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Skepticism, Worry Amid Preparation for Rohingya Repatriation

Myanmar says it's ready for a gradual repatriation of Muslim Rohingya refugees chased out by the Buddhist-majority country's military. Bangladesh says it's preparing for the transfer, but it might need more time.

And the refugees themselves?

In interviews in recent weeks with dozens of the nearly 700,000 Rohingya who've poured into Bangladesh since August in what's become the world's worst refugee crisis, The Associated Press has found deep skepticism, if not outright terror, about returning to a place where they say their homes were burned, their wives, sisters and mothers raped, and their friends and neighbors slaughtered.

The two nations' border seemed calm Tuesday, despite some sense, in Myanmar, at least, that the proposed transfer of refugees might still go forward.

"No matter what, from our side, Myanmar is ready to start the process, but Bangladesh may have difficulties, causing a delay in sending refugees back," said Win Myat Aye, Myanmar's social welfare minister.

A Rohingya refugee woman holds a relief coupon and her child as she waits in a queue outside a distribution center at Kutupalong near Cox's Bazar, Bangladesh, Monday, Jan. 22, 2018. The gradual repatriation of more than 650,000 Rohingya Muslim refugees back to Myanmar from Bangladesh, scheduled to begin Tuesday, has been postponed amid widespread fears that refugees would be forced to return, a Bangladesh official said Monday. (AP Photo/Manish Swarup) The Associated Press

If the desires of the refugees themselves are considered, it won't happen any time soon. In the sprawling camps that cover the hills south of Cox's Bazar, Bangladesh, along the border with Myanmar, the Rohingya say they want to return to their burned villages, but only with strong outside monitoring of their safety and living conditions.

"How can we go back to Myanmar without anyone guaranteeing our security," said Alam, a Rohingya in the Bulakhali refugee camp in Bangladesh, who, like many Rohingya, goes only by one name. "If we would be given homes in our villages that were burned, then we will go back."

More than 680,000 Rohingya have fled to Bangladesh to escape a crackdown by Myanmar's military that began following attacks by a Rohingya militant group on Aug. 25. The United Nations and the United States have described the crackdown as "ethnic cleansing." The U.N. human rights chief has also suggested that it may be genocide.

The two countries have agreed to a two-year repatriation process set to begin Tuesday. But officials in Bangladesh on Monday said a number of issues remained unresolved, in particular worries that refugees were being forced to return.

Abul Kalam, a Bangladesh relief official, said by phone from Cox's Bazar that officials are preparing lists of potential returnees.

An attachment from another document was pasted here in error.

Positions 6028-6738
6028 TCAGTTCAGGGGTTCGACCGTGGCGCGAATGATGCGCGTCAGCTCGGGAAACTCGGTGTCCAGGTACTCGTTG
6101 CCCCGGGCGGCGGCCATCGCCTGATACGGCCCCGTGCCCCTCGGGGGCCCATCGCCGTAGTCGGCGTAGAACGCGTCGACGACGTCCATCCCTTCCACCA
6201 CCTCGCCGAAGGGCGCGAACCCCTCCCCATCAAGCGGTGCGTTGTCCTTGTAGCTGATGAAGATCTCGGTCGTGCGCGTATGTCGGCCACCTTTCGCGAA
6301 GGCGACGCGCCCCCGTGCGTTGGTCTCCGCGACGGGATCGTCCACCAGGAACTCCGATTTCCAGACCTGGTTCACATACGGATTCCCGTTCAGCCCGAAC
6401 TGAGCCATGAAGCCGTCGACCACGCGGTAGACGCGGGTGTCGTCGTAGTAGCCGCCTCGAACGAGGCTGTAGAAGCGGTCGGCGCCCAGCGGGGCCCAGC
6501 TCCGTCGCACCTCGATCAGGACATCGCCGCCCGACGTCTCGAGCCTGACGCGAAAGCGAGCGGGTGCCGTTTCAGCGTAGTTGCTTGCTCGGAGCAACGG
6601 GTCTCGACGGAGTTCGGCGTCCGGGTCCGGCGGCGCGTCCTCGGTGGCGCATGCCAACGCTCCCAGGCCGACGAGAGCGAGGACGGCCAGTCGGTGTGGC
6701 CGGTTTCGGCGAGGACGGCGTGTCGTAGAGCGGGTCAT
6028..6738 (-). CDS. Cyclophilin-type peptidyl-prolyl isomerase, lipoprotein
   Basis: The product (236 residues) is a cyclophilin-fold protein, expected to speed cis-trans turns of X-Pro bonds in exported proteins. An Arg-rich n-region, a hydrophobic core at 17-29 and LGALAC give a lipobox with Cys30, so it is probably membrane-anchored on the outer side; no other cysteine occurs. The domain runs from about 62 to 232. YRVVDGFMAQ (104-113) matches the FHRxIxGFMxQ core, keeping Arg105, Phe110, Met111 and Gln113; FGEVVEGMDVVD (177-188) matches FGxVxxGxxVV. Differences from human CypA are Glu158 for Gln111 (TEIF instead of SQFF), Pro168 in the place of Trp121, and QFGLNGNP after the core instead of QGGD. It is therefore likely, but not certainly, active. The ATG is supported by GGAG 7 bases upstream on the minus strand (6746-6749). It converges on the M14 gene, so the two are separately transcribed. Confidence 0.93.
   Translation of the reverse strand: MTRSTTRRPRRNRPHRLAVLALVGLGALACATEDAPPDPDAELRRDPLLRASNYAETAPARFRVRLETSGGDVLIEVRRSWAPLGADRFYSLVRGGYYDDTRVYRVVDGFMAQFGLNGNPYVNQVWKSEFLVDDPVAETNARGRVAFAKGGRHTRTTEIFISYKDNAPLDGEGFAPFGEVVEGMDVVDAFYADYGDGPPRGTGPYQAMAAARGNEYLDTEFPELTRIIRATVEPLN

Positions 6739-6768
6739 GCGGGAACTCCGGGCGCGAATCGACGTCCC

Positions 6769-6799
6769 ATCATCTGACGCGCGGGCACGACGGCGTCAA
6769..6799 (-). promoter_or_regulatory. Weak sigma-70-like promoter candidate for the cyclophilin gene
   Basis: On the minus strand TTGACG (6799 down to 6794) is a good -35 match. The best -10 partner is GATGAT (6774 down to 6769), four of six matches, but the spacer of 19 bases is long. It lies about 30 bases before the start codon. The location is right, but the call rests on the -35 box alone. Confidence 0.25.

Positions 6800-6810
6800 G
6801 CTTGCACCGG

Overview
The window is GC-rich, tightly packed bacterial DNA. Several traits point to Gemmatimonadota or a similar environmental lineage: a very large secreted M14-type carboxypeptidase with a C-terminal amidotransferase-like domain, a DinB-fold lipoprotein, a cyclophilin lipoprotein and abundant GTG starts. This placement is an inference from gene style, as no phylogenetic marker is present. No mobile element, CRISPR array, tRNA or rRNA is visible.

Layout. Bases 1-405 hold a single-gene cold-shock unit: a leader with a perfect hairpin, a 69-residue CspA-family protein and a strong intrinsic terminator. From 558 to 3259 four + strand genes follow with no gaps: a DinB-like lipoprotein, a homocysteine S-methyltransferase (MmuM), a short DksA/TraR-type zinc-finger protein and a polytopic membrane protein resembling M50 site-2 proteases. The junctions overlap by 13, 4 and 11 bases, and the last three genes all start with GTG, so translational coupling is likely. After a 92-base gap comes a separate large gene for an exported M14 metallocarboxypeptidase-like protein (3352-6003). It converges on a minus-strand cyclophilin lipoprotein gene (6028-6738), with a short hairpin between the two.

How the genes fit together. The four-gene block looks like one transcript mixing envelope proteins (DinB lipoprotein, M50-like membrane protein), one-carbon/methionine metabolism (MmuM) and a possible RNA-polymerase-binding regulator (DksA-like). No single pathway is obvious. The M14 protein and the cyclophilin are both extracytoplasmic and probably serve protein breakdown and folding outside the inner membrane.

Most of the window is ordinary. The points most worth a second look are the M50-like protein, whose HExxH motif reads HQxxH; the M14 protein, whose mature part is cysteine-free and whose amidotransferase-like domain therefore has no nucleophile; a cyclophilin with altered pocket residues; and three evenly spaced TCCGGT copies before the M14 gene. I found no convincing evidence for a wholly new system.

"We are doing our work. This is a human process, and it needs the preparing of lists, proper verification, coordination with Myanmar and other departments and agencies here," he said. "Both sides have agreed to execute it and the process has started. I don't see any problem in implementing the deal."

There's little sign of that, however, at the border.

A local government official, Khaleda Begum, called the border calm. She told the AP that she saw two men and one woman with their belongings enter Bangladesh in the morning from Myanmar.

"I asked them who they are," she said. "They told me they were coming from Myanmar to get to Kutupalong (refugee) camp."

Win Myat Aye said Myanmar has provided Bangladesh with a list of 700 Rohingya and 400 Hindu refugees who have been verified as eligible for repatriation. Only refugees with identity documents — which most Rohingya lack — will be allowed back into Myanmar.

Many in Myanmar see Rohingya as illegal migrants from Bangladesh, although many families have lived in Myanmar for generations. They have been denied citizenship, freedom of movement and other basic rights.

Though a total of more than 1 million Rohingya Muslims are living in refugee camps in Bangladesh, international aid workers, local officials and the refugees themselves say preparations for repatriation are far from complete.

Myanmar Union Minister Thaung Tun told reporters Tuesday that his country is "ready to receive those who will be coming across the border."

Thaung Tun said Myanmar is currently prepared to receive 300 returnees a day and "the number could increase based on the progress of the first batch that will be coming across."

The two countries have signed an agreement to begin sending people home in "safety, security and dignity," but rights groups have expressed worry about Rohingya returning to villages they left only months ago in terror. According to the U.N. refugee agency and other rights groups, Rohingya are still fleeing across the border into Bangladesh, although the numbers are smaller than in previous months.

"As of today, the necessary safeguards for potential returnees are absent, and there are continued restrictions on access for aid agencies, the media and other independent observers," UNHCR spokesman Adrian Edwards said in Geneva on Tuesday.

(c) 2018 US News

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